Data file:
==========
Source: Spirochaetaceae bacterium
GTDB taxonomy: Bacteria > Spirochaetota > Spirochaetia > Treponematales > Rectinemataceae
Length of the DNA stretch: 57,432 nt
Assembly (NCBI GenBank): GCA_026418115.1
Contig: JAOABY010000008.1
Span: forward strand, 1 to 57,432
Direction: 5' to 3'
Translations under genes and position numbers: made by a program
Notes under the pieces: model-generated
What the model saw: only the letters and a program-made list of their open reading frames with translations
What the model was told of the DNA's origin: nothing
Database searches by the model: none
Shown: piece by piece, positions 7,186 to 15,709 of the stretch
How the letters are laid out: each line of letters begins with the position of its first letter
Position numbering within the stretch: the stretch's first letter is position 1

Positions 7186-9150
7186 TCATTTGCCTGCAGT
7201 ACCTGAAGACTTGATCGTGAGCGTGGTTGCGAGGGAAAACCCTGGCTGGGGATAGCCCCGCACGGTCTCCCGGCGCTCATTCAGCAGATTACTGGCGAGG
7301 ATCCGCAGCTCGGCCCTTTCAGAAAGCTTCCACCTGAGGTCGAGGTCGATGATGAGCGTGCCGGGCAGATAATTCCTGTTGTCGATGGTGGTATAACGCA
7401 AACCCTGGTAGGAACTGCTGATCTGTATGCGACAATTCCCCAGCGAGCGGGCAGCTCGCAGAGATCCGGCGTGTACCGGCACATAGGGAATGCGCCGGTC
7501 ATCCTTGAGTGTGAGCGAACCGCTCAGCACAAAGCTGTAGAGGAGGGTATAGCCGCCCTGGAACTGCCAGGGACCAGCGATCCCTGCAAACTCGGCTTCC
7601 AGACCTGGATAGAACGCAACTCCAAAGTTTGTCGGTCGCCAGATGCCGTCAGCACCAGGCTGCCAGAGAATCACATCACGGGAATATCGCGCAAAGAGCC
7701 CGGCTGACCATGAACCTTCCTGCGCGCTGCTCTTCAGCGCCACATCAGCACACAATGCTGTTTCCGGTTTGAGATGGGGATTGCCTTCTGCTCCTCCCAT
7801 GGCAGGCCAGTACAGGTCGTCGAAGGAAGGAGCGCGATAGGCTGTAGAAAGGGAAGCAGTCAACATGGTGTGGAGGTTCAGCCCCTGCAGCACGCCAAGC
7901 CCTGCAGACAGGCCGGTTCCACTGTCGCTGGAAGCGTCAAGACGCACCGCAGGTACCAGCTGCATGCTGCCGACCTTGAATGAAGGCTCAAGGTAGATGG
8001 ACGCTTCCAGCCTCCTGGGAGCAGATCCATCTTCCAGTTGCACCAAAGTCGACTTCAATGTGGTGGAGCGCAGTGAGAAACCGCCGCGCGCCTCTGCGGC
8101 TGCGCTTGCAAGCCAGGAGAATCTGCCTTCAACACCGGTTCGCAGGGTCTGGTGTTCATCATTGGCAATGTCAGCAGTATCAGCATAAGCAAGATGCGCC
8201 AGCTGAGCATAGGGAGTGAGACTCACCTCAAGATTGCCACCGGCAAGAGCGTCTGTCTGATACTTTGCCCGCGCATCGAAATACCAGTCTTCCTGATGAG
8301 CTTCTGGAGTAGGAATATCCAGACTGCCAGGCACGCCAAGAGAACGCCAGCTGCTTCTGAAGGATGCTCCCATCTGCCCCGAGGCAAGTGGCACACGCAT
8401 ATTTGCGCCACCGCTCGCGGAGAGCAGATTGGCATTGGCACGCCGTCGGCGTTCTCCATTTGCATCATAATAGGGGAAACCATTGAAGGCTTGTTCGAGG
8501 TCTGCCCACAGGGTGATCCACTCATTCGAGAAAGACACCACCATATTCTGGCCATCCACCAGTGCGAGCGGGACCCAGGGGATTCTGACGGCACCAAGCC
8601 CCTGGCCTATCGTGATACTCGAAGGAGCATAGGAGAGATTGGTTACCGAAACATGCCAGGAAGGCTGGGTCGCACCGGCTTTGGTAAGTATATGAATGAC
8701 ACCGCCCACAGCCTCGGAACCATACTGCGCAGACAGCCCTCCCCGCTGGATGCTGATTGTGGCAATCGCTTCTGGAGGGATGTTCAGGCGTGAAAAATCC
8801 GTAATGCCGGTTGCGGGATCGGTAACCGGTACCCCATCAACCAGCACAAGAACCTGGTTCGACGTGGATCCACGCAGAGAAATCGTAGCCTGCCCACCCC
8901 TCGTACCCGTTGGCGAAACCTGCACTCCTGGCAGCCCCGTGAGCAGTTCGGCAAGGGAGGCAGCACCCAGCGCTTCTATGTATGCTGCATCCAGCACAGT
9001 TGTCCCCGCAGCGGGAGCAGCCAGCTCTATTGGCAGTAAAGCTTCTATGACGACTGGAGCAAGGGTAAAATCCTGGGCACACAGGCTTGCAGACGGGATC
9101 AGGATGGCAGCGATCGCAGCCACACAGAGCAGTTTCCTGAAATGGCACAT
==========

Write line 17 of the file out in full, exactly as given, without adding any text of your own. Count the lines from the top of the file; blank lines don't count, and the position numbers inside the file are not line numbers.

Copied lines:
7186 TCATTTGCCTGCAGT